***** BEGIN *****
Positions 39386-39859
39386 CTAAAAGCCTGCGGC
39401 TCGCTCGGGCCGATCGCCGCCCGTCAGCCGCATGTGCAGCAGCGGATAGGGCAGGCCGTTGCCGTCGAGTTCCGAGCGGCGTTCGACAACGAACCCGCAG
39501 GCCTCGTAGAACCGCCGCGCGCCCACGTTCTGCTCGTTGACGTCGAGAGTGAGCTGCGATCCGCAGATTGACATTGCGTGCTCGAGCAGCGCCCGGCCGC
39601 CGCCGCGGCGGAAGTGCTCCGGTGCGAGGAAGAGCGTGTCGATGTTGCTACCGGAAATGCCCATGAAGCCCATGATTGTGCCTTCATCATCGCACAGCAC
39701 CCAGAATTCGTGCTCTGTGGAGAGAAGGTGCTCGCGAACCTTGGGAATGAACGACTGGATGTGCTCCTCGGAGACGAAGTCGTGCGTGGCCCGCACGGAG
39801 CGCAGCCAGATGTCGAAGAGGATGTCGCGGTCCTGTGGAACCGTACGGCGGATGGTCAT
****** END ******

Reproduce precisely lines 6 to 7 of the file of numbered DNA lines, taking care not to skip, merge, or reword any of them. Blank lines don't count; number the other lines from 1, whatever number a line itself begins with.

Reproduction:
39701 CCAGAATTCGTGCTCTGTGGAGAGAAGGTGCTCGCGAACCTTGGGAATGAACGACTGGATGTGCTCCTCGGAGACGAAGTCGTGCGTGGCCCGCACGGAG
39801 CGCAGCCAGATGTCGAAGAGGATGTCGCGGTCCTGTGGAACCGTACGGCGGATGGTCAT